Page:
Move over to Citi Bike, there’s a new docked, shared bike service in town — only this one is all-electric. Next week, JOCO will be the first shared operator in New York City to launch a network of e-bike stations on private property for public use.
The service, powered by shared mobility platform Vulog, will start with 30 stations and 300 e-bikes located around Manhattan, expanding to 100 stations and 1,000 bikes by June. This is not the first new shared operator to hit the streets of New York this year. Last week, the city announced the winning companies of the e-scooter pilot in the Bronx. But while Bird, Lime, and Veo are restricted to operating in a section of the Bronx, far from any Citi Bike territory, JOCO is under no such constraints.
The company’s bikes will initially be stationed at parking garages around the city, including at Icon Parking garages, the city’s largest parking operators, but the company says it hopes to expand to residential and commercial buildings in the near future. The company essentially pays landlords to provide this amenity, while absolving them from having to operate or maintain the e-bikes.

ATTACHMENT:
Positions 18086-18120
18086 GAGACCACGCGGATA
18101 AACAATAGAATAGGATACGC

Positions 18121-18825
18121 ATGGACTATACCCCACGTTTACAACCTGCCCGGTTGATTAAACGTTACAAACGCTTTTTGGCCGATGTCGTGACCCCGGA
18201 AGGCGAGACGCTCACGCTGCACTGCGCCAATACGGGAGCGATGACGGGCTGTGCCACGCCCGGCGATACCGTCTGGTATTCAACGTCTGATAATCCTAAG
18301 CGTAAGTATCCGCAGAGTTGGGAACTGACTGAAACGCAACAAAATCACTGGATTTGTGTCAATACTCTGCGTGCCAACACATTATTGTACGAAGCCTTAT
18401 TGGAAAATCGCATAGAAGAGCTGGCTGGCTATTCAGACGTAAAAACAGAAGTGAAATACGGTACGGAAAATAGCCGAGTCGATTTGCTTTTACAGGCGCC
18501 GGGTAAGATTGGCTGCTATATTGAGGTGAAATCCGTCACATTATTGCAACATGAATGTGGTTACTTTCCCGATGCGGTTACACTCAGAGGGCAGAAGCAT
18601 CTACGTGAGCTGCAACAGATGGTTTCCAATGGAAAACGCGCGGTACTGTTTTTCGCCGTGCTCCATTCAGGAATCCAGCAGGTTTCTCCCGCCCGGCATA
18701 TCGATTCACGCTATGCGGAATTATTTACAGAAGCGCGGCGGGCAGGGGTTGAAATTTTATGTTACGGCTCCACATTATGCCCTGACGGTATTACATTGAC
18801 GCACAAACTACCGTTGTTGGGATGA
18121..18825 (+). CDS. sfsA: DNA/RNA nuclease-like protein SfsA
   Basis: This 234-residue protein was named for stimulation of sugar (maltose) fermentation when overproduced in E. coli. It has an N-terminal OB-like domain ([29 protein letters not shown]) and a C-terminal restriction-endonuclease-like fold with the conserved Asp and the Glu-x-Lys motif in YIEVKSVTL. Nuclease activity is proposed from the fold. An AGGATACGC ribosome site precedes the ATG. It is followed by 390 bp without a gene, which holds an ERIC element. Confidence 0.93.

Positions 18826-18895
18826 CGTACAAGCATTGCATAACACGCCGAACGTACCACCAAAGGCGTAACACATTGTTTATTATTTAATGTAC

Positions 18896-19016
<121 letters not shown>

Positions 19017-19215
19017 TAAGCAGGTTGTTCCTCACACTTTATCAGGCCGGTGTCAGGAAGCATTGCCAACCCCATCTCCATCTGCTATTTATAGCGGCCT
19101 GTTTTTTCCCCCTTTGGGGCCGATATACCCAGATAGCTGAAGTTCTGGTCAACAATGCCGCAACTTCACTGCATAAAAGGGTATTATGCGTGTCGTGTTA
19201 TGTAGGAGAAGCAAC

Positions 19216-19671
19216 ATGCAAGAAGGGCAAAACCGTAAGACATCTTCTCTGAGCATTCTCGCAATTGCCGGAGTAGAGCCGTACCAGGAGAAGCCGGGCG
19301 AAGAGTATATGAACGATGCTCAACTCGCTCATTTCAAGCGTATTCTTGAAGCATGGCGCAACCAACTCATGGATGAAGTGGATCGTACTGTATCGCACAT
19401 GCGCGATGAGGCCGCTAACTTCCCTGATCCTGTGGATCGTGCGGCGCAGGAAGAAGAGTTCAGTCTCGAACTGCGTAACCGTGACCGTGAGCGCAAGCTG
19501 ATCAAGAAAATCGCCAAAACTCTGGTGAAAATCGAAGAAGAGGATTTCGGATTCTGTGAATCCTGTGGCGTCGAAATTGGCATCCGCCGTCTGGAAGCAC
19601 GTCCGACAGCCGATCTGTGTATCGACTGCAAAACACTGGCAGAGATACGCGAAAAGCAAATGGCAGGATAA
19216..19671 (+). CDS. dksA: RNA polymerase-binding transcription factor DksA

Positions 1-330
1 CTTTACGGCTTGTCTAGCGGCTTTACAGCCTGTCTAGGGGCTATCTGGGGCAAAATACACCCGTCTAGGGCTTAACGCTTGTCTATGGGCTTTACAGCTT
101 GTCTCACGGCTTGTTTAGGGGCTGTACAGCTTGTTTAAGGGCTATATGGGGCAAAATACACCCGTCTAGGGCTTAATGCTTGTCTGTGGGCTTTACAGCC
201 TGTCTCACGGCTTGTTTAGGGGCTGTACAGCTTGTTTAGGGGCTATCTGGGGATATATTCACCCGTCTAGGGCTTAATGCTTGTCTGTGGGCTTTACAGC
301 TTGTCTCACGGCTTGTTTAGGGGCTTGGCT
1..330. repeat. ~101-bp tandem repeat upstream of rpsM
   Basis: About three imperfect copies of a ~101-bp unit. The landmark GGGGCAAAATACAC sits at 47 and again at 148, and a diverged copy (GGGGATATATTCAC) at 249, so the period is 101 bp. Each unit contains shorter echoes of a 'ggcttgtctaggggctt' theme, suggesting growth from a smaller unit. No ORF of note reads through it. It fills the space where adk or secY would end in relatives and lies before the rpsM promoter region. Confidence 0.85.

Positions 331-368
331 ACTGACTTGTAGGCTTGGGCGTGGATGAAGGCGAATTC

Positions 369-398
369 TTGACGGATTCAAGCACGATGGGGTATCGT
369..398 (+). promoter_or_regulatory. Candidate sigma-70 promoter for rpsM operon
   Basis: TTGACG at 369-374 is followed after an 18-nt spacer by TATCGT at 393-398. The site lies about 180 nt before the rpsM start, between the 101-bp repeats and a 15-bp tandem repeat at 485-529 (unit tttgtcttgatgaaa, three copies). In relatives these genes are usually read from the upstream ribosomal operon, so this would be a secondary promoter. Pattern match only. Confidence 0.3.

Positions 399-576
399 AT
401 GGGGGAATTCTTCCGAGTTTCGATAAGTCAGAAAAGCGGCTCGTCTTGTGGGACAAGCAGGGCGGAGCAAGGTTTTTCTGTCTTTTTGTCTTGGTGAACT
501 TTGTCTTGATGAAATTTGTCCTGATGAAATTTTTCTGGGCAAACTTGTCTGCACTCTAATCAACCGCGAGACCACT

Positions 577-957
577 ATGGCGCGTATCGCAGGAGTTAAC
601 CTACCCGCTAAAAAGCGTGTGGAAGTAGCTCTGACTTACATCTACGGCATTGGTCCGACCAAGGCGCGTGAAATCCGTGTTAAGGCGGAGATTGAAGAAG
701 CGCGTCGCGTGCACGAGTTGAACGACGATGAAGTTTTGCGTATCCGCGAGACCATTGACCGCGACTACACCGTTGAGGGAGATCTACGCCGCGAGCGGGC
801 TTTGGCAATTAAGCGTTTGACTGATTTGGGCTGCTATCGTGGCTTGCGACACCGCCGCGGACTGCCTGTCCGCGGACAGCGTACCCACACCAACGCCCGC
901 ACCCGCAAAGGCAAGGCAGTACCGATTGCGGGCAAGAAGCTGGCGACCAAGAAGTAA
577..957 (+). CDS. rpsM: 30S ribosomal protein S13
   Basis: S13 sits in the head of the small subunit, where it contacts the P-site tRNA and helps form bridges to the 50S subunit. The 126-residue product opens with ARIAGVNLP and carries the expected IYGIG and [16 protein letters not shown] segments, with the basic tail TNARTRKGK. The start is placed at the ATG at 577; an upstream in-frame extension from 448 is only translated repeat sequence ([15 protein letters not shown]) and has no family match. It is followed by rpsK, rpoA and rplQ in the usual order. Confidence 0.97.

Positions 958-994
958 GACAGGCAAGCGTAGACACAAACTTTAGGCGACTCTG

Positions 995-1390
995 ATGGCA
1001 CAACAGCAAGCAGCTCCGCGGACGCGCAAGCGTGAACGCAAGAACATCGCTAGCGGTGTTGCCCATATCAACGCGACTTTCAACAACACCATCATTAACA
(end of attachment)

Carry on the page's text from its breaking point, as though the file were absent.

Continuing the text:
“What differentiates us from Citi Bike is, first of all, our bikes are 100% electric, 100% premium,” co-founder Jonathan “Johnny,” Cohen from New York said. (The two co-founders are both named Johnathan Cohen — one is from New York, the other from London. JOCO…get it?). “You can reserve our bikes in advance, and as we’re on private property, there is hand sanitizer at our stations, the bikes aren’t getting rained on every night, they’re a bit cleaner and easier to access.”
Citi Bike’s fleet is about 30% electric. To charge the e-bikes, the Lyft-owned company must manually take the drained vehicles from their stations to charge them, whereas JOCO’s vehicles are charged at the stations. Like Citi Bike, each e-bike can last for about 30 miles on a charge.